Soapbox: Please, Please, Please Release Sonic Advance Trilogy On Nintendo Switch Online

Sonic Advance GBA
Photo: Nintendo Life / Zion Grassl

Soapbox features allow our individual writers and contributors to express their opinions on hot topics and random things they have at heart. Today, Stuart is begging for a certain trilogy on Nintendo Switch Online …

Game Boy Advance Comes to Switch Online! Maybe! Almost certainly at least! Hopefully. Ahem.

See, it’s not confirmed, but it is as well as, which was enough to encourage me to write a post begging Sega and Nintendo to find out their age-old differences and bring back an almost forgotten series of Sonic classics. A renaissance era for 2D Sonic fans. Yes, of course I’m talking about the venerable Sonic Advance series. Three games, a tangentially related match-RPG thing (Sonic Battle) and some pinball game (Sonic Pinball Party).

The last two do not expect much from this, although it does not mean that they have nothing to offer – Sonic Battle has a shockingly emotional story for a Sonic game, and Pinball Party is a really good time. However, these are the main games I want the most – Sonic Advance, Sonic Advance 2 and … uh … (checking Wikipedia) Sonic Advance 3. I mean, come on! They have not been re-released – apart from an appearance on the Japanese Wii U eShop – since their original bows on the GBA cartridge back in 2001, 2002 and 2004 respectively. Yes, I can feel a hardcore Sonic fan stab me in the back about 2003 N -Gage version of the original game, Sonic N. I know, buddy. Believe me, I’m obsessed too.

In any case, the games would be a perfect candidate for the rumored Switch Online service, and I pray to the various gaming gods that this happens. While the Sonic Advance series is not perfect, I think it’s a bit ingenious and I would like to spend some time explaining exactly why each of the games is specifically worth your time, effort and energy.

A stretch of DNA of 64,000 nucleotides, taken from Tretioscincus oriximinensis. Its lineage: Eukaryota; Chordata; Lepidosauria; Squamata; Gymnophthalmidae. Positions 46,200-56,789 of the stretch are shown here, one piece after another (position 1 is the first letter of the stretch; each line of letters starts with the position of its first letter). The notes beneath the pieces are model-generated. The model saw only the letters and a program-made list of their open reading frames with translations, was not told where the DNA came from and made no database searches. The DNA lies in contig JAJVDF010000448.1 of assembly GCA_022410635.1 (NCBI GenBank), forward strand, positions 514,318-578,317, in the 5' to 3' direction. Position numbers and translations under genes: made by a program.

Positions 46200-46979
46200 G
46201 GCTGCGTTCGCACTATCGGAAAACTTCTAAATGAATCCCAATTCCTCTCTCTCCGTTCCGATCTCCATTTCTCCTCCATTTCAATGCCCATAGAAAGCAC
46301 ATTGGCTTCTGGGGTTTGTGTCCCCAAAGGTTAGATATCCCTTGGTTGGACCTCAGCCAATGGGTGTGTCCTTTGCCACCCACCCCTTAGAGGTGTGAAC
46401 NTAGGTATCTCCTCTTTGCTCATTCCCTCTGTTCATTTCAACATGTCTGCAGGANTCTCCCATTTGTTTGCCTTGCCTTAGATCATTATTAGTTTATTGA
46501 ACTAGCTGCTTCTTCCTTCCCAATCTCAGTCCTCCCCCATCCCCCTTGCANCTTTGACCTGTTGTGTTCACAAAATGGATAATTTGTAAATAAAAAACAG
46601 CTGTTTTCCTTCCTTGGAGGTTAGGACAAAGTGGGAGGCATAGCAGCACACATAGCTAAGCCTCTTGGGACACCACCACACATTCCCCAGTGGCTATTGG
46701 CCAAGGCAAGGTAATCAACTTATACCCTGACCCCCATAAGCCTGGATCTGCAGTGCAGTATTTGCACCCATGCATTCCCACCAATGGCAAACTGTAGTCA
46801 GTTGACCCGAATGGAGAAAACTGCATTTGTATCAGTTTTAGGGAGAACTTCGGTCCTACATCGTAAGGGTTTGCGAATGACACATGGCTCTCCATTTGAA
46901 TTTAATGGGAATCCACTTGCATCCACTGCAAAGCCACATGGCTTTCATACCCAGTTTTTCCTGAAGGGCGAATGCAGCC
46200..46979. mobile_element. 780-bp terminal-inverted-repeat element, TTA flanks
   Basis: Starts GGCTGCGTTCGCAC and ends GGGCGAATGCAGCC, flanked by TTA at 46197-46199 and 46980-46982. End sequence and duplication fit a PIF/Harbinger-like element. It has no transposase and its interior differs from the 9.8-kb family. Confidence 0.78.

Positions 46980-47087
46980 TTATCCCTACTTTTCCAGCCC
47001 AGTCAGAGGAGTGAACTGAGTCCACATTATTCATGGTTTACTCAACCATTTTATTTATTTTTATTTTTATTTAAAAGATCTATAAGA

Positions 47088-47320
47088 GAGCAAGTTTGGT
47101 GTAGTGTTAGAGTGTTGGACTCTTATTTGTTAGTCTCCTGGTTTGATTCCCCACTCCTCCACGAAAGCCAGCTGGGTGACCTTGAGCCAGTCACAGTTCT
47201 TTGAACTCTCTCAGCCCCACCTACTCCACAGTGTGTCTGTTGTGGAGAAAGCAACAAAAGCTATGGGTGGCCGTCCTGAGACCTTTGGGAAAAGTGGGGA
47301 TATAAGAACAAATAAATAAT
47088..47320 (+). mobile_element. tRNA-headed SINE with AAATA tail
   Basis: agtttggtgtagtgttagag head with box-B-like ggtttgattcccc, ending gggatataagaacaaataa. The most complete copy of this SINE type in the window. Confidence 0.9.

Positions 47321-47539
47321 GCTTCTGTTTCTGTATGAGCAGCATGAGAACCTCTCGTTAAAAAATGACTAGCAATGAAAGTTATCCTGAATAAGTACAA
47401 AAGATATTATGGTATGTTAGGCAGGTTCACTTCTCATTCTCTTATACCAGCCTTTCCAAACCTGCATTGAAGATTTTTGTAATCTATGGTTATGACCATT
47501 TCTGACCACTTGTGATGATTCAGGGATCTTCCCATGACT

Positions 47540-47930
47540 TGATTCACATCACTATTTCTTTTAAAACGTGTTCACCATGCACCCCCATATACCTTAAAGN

Sonic Advance kicked things off with the first 2D Sonic game since Sonic & Knuckles back in 1994. Wait, no, that’s strictly not true – the genius Sonic the Hedgehog Pocket Adventure for Neo Geo Pocket Color hit the fateful system in late 1999. Okay, this is the first ‘high-profile’ 2D Sonic game and the first Sonic game on a Nintendo system (along with Sonic Adventure 2: Battle, which was launched on the same day, December 20, 2001). This was seismic at the time a true “snowball in hell” moment for games.

But that is not the intention; that point, dear reader, is one to be expressed as eloquently as possible: Sonic Advance slams. My friends, this is a damn game; it’s not a match for the Mega Drive classics, but it’s closer than anyone would dare admit. The ability to play as Tails and Knuckles with their familiar skills makes things feel even more vintage. Best of all, you can now play as Amy Rose with her Piko Piko Hammer, fresh from Sonic Adventure. It’s more than just a novelty – she transforms the game, makes it much harder and forces you to approach it much more carefully. She can not spin a line and is not invulnerable when she jumps – but a number of new hammer-based movements make up for it.

The sequel came next year, creatively titled Sonic Advance 2, and is most notable for the introduction of the disgustingly named Cream the Rabbit, the latest by Sonic’s friends, and a defacto “easy mode” for an already fairly easy game. Her ability to throw her little Chao buddy – the also disgustingly named Cheese – at enemies from almost anywhere on screen made her a cute little death machine.